New health and safety statistics released

Greg

Greg Davies
Director of Market Development, Assurity Consulting
20th July 2017

These include:

  • 137 workers killed at work (2016/17)
  • 72,702 other injuries to employees reported under RIDDOR
  • 1.3 million working people suffering from a work-related illness
  • 621,000 injuries occurred at work according to the Labour Force Survey
  • 2,542 mesothelioma deaths due to past asbestos exposures (2015)
  • 30.4 million working days lost due to work-related illness and workplace injury
  • £14.1 billion estimated cost of injuries and ill health from current working conditions (2014/15)


​Initial review of the figures looks like the overall trends in each area have remained consistent with those for the results published last year.

  • Over the previous reporting period the number of workers killed was 142, so while the trend has somewhat plateaued over recent years the result is a further reduction. The same is true for injuries reported under the Reporting of Injuries, Diseases and Dangerous Occurrences Regulations (RIDDOR), which in 2014/15 were 76,000.
  • Both people suffering from a work-related illness and those injured at work increased slightly (they were 1.2 million and 611,000 respectively)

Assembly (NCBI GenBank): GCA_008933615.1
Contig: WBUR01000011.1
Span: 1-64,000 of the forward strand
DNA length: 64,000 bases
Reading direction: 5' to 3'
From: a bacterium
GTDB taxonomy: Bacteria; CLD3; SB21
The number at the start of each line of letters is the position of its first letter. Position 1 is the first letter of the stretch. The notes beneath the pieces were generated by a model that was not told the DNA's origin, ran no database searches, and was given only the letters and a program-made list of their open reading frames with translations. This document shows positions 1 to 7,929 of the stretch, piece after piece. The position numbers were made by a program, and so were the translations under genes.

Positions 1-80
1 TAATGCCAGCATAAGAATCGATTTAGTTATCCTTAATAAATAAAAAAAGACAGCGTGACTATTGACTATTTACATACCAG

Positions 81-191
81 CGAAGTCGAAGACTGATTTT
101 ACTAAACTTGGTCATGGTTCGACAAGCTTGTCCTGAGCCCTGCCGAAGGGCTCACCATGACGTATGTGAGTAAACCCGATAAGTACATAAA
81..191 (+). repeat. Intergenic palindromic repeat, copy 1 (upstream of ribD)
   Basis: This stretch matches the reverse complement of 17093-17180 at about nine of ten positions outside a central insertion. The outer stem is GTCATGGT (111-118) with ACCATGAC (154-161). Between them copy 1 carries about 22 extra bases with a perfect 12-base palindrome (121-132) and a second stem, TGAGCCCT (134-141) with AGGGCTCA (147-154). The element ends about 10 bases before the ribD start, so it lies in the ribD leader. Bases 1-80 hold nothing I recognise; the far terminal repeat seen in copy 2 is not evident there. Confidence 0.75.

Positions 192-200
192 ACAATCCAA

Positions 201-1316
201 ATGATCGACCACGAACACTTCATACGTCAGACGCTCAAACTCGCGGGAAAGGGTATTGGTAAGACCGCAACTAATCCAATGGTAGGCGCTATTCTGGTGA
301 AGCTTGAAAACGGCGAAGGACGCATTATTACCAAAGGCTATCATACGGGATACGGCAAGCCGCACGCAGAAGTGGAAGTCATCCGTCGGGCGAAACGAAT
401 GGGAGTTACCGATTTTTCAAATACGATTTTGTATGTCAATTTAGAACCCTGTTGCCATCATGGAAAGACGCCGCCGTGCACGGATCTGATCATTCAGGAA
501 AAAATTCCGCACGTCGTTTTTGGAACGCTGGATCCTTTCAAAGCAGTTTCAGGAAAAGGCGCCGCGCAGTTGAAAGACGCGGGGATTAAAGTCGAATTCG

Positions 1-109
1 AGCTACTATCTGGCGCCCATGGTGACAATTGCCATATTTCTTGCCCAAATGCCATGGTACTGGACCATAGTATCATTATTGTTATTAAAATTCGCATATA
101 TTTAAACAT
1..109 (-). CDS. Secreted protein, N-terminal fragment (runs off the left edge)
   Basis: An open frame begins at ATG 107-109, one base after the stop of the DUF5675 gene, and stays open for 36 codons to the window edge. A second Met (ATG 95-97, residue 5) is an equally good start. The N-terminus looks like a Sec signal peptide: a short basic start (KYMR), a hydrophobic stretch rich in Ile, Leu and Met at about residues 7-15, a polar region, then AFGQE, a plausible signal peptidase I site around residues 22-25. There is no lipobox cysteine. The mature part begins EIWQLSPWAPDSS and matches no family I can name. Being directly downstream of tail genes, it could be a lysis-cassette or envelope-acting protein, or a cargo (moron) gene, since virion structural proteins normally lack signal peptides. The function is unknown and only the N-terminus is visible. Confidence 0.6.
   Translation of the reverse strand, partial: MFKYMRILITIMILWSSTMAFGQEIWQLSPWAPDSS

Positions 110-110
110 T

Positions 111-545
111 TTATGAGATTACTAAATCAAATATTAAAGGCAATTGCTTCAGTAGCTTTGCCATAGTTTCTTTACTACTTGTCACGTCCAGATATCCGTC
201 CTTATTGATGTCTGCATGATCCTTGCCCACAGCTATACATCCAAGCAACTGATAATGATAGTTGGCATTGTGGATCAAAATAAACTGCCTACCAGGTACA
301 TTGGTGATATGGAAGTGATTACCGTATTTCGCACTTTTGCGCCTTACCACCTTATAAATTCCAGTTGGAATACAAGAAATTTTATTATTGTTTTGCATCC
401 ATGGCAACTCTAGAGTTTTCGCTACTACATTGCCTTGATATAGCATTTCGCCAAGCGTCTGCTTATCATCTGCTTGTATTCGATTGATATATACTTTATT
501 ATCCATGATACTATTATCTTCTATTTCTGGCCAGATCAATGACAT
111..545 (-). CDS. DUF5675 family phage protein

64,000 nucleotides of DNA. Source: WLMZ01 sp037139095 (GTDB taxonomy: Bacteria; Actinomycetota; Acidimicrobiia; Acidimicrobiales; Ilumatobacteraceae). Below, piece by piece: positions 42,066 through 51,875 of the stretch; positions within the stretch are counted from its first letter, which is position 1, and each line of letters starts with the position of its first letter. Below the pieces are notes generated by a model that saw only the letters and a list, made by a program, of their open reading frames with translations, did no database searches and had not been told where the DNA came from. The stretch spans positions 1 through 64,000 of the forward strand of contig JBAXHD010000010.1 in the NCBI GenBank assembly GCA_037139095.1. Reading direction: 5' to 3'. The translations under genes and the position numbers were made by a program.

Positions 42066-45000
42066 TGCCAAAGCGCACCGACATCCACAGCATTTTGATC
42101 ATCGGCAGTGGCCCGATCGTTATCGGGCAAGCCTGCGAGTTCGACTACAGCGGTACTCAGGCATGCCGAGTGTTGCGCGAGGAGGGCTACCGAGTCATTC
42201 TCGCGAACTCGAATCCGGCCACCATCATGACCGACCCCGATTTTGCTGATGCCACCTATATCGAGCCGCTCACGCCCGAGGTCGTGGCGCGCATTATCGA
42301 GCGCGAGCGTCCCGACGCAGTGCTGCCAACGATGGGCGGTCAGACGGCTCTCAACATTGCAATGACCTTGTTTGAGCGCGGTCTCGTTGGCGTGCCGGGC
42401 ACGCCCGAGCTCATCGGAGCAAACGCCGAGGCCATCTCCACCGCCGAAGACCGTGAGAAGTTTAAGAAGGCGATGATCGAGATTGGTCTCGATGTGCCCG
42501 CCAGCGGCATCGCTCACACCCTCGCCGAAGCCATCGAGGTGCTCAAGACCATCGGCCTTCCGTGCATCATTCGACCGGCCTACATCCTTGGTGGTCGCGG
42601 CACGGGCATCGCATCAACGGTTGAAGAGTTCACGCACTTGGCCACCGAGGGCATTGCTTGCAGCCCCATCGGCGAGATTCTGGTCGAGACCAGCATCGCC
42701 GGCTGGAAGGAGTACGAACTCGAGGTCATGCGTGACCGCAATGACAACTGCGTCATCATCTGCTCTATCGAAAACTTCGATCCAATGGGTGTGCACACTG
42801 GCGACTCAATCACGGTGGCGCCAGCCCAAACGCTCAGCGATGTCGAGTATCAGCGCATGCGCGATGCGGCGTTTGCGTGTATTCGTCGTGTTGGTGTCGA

• Previous exposure to asbestos leading to people dying from mesothelioma was only 4 more than the previous period. The longer term figure for deaths associated with mesothelioma has also remained relatively static at between approx. 2,300 and 2,500.
  • The reported number of days lost due to work related ill health rose by over 3.1 million on the previous reported figure.  However the estimated economic cost dropped from a £14.3 billion (2013/14) to £14.1 billion (2014/15) – these figure lag by a year.


​Yes these figures need improvement, especially in certain sectors and we need to strive to make it so, but overall health and safety in the UK remains at one of best managed in the World, and it doesn’t happen by accident. It will be interesting to see what effect, if any, the change in sentencing guidelines for health and safety offences has with the increase it fines and liabilities for organisations and their directors. Hopefully further improvements will be based on a cultural rather compliance mindset.